ANAHEIM — As Mickey Moniak continues eating away at Taylor Ward’s playing time in the outfield, it raises a couple of questions.
Is Moniak really this good?
Is Ward really this bad?
While we don’t know the answers to either, Angels manager Phil Nevin is hoping that Moniak can sustain this improvement and Ward will bounce back.
Ward was on the bench for a second straight game on Monday, which is a reflection of a slump that has dragged his batting average down to .227 and his OPS to .622.
Those numbers are worse even than Ward’s .230 and .693 marks from before the breakout season in 2022 that set such high expectations for him this year.
Nevin said he still has those expectations for Ward, 29.
“I’m on record saying between Mike (Trout) and Shohei (Ohtani) I have two legitimate MVP-caliber guys, and (Anthony Rendon) has been in that conversation before,” Nevin said. “There’s no reason with the talent that Taylor has that he’s not in that conversation as well. And I still feel that way. When he’s going right, he’s one of the best hitters in this game. Our job is to get him going right again.”
Nevin said Ward was among the hitters out taking early batting practice against live pitching on Monday, trying to iron out some of his issues.
“With him, it’s timing,” Nevin said. “As things snowball, you want to swing and swing more. For him, that can be a little bit of a detriment. He’s got such good knowledge of the strike zone, such good swing awareness. He swings at the right pitches when he’s going great.
“And right now he’s kind of caught in between, if you will, whether it’s timing or anything like that. So I know they’re working hard. He’s working hard. Been out here every day. It bothers him, as it would anybody that’s putting on a uniform. Like I said, we’re a better team when Taylor Ward is playing left and he’s at the top of his game. And we expect to get him back there.”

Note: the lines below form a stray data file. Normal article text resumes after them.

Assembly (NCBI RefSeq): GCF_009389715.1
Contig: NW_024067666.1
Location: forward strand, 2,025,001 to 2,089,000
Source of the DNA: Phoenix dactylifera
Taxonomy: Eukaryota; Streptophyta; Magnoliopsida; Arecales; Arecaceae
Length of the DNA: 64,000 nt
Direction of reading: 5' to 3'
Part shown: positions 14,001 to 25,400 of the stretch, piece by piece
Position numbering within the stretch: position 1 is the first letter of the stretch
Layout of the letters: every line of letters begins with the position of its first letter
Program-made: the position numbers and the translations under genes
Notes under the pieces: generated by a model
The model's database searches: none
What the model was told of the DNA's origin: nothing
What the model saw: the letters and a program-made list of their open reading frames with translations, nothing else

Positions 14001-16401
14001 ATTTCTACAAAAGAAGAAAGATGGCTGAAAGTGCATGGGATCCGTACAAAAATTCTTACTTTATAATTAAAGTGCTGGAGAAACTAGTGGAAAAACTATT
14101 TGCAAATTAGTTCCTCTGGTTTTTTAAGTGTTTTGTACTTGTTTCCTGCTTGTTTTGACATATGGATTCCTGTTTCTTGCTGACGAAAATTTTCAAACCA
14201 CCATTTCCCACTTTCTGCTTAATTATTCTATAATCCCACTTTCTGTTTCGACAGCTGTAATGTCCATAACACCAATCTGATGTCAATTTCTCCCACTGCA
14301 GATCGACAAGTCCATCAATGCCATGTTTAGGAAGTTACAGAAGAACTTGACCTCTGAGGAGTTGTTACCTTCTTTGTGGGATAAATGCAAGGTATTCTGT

While they wait for Ward, though, they are not missing a beat because of Moniak’s hot streak. He was hitting .417 with a 1.273 OPS through his first 25 plate appearances.
As great as that is, there is still some caution with Moniak, who had a .167 average and .486 OPS over his 167 major league plate appearances before this season.
Moniak, 25, is a former No. 1 overall draft pick, who also had a nice spring and did well in Triple-A, so all of that bodes well for him being able to sustain a higher level of production than his first opportunities in the majors.
“I love what he’s doing,” Nevin said. “He’s had big at-bats early. He had a big at-bat late yesterday and he drove in two runs. Is it sustainable? Absolutely. I think so. The league always adjusts quickly to guys when they come on the scene like this, so we’ll see how that goes. It’s about making adjustments on both sides, but he’s doing everything he’s been asked and then some. That’s why he’s getting another start tonight.”
Third baseman Anthony Rendon (groin strain) still has not begun on-field activity, but Nevin said he still doesn’t expect Rendon to be out long. He would be eligible to return on Wednesday. “But hopefully it’s not much longer than that,” Nevin said. “He’s starting to progress and ramp up the things he’s doing inside. …
The Angels’ off day on Thursday allows them to juggle their rotation this weekend. Nevin said Ohtani will pitch on his normal turn on Saturday, but they are undecided on what to do on Friday and Sunday, with Patrick Sandoval and Reid Detmers as the two available pitchers for those games. …
Nevin reiterated that the Angels’ decision to move right-hander Chase Silseth to the bullpen does not close the door on him starting eventually. Silseth, 23, has been more successful in his brief big league opportunities pitching in relief, so the Angels feel that’s where he helps them win right now.
Red Sox (RHP Brayan Bello, 3-1, 4.45 ERA) at Angels (RHP Griffin Canning, 2-2, 6.14 ERA), Tuesday, 6:38 p.m., Angel Stadium, Bally Sports West, 830 AM
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